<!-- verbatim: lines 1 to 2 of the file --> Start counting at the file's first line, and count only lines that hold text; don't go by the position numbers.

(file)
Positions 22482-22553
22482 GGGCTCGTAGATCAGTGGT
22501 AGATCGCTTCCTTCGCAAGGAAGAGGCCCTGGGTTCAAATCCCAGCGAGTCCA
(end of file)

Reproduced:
Positions 22482-22553
22482 GGGCTCGTAGATCAGTGGT